Regarding medication parameters such as the number of medication, the price of all received drugs, and having health insurance to cover the cost of the prescribed drugs constituted a statistically significant difference among the adherent and nonadherent groups. According to Kim et al. , a cause of low medication adherence among elderly patients was having to take multiple medications. In contrast, another study  reported no association between medication numbers and adherence. A study  reported that in private clinic cases, the adherence to a medication of one drug per day was higher than with more than two drugs in elderly patients. A study  reported that female sex, advanced age, number of chronic diseases, and number of medications taken all significantly increased the likelihood of receiving potentially inappropriate medications such as poor adherence to prescribed drugs in geriatric patients.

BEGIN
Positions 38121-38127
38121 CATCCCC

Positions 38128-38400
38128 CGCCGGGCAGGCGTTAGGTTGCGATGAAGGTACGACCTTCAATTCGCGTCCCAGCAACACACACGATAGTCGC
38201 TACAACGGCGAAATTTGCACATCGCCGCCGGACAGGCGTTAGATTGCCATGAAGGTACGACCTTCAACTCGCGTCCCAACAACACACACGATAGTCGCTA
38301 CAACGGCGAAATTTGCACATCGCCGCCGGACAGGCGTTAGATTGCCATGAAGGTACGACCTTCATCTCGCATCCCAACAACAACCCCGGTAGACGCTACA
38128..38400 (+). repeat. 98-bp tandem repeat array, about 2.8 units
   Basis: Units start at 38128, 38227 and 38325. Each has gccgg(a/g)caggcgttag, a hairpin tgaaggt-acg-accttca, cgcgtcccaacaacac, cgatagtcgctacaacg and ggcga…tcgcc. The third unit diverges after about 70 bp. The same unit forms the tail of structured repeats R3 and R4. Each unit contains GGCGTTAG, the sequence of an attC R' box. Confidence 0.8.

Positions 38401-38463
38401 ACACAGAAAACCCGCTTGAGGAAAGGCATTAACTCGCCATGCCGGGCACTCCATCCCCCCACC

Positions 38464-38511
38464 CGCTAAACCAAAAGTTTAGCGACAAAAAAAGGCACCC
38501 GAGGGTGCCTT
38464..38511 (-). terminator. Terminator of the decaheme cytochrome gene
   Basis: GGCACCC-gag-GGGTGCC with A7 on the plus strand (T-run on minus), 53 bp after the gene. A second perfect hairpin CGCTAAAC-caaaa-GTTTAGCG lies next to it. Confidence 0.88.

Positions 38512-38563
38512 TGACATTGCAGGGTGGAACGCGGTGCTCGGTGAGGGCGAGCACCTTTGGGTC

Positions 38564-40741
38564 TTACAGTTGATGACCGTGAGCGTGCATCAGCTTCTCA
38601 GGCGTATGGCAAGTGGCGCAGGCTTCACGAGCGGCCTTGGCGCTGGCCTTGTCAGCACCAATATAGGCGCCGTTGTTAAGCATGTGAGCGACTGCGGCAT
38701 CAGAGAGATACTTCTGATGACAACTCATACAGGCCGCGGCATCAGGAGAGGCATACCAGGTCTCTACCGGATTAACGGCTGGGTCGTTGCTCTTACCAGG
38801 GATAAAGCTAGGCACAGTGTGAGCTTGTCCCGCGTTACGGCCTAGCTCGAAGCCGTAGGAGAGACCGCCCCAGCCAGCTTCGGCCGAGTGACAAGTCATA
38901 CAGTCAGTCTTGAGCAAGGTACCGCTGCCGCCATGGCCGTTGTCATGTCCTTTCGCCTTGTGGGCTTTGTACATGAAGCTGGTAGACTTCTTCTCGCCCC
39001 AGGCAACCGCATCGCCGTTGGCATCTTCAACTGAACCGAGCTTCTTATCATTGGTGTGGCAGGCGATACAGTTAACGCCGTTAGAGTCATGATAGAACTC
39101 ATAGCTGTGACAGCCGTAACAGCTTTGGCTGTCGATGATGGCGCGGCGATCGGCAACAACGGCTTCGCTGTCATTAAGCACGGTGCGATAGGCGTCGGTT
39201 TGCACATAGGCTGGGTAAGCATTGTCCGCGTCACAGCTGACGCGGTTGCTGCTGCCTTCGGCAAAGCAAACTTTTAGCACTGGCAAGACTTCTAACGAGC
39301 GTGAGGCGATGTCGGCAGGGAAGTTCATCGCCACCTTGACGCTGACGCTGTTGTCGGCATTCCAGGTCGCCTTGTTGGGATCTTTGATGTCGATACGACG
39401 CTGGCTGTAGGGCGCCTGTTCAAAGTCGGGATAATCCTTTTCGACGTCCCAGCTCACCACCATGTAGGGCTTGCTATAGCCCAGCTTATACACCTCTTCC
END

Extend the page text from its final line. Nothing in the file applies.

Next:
In a study conducted in Brazil , nonadherence proved to be lower when the drugs were not available from the public healthcare network.
| Conclusion|| |
In the present study, a statistically significant difference was found between adherent and nonadherent geriatric patients regarding patient factors such as their sex, age, knowledge about medications, and satisfaction towards the management plan. Drug factors such as being less expensive, available through health insurance, and less in number were associated with better adherence. Different strategies should be used to increase medication adherence in geriatric patients to achieve better outcomes in their health status.